Mandurah's Assumption Catholic Primary School celebrates 35 years of care and community

Students and staff from Assumption Catholic Primary School celebrated the 35th anniversary of the school’s founding with a mass and assembly on Tuesday.

Former teachers, students and staff joined with parishioners and those currently attending the school to acknowledge the work that went into building the school, which opened in 1982.

Principal Kerrie Merritt said the success of Assumption was down to the strength of the community which had backed it from the beginning.

“The school was built on community, but I see now that the community has grown,” she said.

“Our community has been very strong right from the start and it’s still very much part of who we are.

“Even today with our parents and friends, they’re helping us organise today, but it’s not just parents and friends, it’s their involvement in the classroom and out of the classroom, and that relationship with community.”

Ms Merritt said the future for the school would be about making sure the children were equipped for whatever they would face when they made their way out into the world.

Old school: Mandurah Mail editor Kate Hedley and senior journalist Nathan Hondros in Year 6 at Assumption Catholic Primary School in 1985. Photo: Supplied.

Old school: Mandurah Mail editor Kate Hedley and senior journalist Nathan Hondros in Year 6 at Assumption Catholic Primary School in 1985. Photo: Supplied.

“We really try to individualise their learning and also work on helping these children be prepared for the world that’s out there because its different to the world in the 80s,” she said.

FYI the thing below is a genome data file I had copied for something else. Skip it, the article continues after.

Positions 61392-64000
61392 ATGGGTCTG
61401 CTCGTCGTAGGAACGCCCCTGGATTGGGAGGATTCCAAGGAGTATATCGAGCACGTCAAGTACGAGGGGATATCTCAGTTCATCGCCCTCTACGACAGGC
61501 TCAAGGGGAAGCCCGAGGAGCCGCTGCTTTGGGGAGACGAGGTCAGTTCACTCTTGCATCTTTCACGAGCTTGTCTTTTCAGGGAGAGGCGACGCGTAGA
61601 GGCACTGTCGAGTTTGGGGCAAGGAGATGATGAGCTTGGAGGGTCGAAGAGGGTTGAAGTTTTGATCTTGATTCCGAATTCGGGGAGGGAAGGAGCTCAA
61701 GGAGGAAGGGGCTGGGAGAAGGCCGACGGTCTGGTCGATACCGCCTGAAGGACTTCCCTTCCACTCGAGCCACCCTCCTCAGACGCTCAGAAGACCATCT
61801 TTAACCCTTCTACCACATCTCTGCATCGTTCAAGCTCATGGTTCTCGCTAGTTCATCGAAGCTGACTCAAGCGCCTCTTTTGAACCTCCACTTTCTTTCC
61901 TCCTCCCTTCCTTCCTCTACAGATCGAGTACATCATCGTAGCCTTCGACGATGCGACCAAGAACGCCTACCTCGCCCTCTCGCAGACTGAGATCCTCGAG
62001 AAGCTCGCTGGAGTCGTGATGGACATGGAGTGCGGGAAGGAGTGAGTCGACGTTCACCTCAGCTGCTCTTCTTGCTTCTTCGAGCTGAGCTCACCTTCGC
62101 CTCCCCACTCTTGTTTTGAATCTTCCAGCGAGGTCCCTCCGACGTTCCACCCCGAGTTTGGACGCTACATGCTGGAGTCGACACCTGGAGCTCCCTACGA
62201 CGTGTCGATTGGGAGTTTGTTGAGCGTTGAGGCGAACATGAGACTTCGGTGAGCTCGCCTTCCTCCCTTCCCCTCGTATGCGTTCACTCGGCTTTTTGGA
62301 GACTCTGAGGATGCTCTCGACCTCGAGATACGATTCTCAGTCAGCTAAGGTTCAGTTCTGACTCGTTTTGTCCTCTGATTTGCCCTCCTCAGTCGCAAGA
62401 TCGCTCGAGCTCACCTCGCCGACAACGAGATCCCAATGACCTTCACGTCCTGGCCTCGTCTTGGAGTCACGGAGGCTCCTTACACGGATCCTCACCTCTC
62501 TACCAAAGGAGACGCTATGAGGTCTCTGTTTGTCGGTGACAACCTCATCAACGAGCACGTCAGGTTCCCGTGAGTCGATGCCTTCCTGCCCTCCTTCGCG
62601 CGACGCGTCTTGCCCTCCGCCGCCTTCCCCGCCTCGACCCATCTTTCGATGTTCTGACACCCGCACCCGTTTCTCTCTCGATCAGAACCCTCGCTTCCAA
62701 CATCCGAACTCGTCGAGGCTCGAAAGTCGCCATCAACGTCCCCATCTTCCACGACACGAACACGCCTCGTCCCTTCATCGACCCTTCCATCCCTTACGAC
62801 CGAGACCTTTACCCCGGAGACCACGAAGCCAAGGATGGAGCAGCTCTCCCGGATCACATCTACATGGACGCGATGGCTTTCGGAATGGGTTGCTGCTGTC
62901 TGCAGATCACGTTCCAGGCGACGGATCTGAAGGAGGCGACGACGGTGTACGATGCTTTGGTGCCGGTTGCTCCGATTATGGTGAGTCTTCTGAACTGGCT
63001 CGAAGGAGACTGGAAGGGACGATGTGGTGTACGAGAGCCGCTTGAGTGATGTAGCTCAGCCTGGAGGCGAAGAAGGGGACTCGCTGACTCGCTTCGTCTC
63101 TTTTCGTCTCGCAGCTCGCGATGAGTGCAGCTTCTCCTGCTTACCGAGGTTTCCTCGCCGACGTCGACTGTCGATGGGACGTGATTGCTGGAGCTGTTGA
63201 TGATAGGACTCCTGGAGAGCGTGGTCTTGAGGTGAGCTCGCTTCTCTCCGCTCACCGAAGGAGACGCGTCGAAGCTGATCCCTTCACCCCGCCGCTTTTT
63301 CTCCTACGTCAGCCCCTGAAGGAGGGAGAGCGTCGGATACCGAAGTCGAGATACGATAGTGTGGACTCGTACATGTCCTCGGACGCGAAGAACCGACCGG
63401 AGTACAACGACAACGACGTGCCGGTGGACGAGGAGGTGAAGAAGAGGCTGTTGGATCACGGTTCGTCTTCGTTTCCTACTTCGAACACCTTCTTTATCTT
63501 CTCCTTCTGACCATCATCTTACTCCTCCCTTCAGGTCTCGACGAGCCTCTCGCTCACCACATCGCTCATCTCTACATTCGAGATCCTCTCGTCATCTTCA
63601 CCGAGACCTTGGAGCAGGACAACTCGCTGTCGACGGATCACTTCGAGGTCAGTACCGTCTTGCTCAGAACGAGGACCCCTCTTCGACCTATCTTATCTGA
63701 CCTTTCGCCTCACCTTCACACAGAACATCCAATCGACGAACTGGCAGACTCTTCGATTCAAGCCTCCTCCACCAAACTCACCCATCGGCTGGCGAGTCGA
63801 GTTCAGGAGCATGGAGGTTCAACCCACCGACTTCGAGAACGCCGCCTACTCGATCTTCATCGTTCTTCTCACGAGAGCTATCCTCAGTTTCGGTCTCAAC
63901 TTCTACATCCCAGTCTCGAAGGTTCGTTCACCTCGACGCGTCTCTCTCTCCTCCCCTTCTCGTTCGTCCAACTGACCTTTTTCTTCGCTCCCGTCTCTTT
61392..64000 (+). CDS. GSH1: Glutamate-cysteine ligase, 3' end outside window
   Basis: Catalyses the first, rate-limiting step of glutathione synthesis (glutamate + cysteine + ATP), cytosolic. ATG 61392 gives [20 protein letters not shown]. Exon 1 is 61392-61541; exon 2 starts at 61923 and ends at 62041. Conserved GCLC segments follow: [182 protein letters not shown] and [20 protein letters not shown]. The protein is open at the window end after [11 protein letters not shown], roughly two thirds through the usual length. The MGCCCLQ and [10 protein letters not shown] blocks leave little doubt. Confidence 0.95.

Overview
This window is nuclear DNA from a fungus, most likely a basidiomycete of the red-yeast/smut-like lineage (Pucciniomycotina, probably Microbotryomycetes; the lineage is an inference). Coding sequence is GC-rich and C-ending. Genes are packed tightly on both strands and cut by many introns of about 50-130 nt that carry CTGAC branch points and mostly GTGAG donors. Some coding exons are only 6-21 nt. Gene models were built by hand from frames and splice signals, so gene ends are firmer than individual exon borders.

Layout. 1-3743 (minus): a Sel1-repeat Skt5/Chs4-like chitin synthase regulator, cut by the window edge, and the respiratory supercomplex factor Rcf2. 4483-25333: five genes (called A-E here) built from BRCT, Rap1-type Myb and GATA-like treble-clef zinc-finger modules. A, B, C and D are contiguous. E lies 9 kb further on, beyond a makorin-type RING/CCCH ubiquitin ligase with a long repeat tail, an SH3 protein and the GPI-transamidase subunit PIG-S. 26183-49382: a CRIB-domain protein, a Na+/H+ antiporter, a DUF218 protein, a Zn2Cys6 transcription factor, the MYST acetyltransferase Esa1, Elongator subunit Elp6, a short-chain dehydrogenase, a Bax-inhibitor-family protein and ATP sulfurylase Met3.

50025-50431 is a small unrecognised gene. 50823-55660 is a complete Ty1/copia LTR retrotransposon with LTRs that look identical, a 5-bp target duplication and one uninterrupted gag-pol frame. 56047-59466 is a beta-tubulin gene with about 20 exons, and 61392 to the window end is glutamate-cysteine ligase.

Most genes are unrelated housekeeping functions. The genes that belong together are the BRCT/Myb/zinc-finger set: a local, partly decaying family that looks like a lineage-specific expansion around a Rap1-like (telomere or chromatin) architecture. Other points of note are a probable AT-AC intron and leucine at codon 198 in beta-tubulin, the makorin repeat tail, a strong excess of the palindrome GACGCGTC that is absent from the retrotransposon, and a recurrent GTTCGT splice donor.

“Their learning is very much inquiry based learning, problem solving, and yes we still have explicit literacy and numeracy but it’s getting their mind-sets to be able to cope with what’s out there.

“We don’t know what careers will be out there or what paths these children are going to take so we have to give them the skills to do it.”

Assumption’s success was also reflected in the dedication of staff and how long they stayed at school, Ms Merritt said.

At the assembly, almost 30 certificates were awarded to staff who had each dedicated more than 10 years at the school.

“It’s part of the Assumption community,” Ms Merritt said.

“I love the fact that I’ve been here before, and the story continued when I came back after 14 years and many of the faces were still here, or otherwise they’re here now as grandparents and still members of our community.”

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